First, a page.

Psoriasis affects more than 125 million people worldwide, and the diagnosis and treatment efficacy evaluation of the disease mainly rely on clinical assessments that could be subjective. Our previous study showed that the skin erythema level could be quantified using diffuse reflectance spectroscopy (DRS), and the hemoglobin concentration of most psoriatic lesion was higher than that of its adjacent uninvolved skin. While the compromised epidermal barrier function has been taken as the major cause of clinical manifestation of skin dryness and inflammation of psoriasis, very few methods can be used to effectively evaluate this function. In this study, we investigate the near infrared spectroscopic features of psoriatic (n = 21) and normal (n = 21) skin that could link to the epidermal barrier function. From the DRS measurements, it was found that the water bonding status and light scattering properties of psoriasis are significantly different from those of uninvolved or normal skin. The connection between these parameters to the epidermal barrier function and morphology will be discussed. Our results suggest that objective evaluation of epidermal barrier function of psoriasis could be achieved using a simple DRS system.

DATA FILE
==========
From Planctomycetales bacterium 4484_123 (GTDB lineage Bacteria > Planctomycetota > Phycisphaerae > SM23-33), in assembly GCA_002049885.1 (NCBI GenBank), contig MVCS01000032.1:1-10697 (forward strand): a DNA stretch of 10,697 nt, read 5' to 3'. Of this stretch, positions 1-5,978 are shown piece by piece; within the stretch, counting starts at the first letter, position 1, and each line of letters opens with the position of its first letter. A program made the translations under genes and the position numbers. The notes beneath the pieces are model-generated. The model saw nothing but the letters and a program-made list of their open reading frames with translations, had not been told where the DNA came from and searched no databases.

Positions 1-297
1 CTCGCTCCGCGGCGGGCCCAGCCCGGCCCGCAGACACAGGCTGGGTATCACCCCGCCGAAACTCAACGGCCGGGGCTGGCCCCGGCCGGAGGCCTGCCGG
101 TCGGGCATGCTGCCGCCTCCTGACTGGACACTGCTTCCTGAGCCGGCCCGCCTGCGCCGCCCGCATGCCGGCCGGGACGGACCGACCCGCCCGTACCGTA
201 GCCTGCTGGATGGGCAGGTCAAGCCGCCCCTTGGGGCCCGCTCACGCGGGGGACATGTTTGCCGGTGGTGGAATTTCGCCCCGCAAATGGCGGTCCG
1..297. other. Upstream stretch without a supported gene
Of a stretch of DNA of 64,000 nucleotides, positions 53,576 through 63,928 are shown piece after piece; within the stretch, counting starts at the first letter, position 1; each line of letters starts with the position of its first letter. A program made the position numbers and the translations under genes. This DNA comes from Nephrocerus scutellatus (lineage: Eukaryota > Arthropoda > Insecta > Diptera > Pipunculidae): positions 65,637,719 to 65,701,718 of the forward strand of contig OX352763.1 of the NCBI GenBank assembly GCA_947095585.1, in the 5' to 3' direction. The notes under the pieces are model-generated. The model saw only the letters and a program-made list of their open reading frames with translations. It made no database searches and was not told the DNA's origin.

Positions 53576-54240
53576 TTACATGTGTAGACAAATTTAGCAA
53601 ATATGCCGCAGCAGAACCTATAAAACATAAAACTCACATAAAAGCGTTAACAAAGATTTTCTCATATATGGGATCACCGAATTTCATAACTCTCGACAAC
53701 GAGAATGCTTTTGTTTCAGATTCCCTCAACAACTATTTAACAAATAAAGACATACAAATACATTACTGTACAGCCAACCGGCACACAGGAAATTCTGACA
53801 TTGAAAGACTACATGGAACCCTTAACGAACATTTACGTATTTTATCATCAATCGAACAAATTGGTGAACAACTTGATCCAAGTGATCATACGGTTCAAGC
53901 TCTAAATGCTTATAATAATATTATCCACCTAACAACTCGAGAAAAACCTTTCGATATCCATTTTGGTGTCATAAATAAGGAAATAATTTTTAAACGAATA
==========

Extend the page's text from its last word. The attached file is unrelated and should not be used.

|Number of pages||1|
|Publication status||Published - 2021 Apr 26|
All Science Journal Classification (ASJC) codes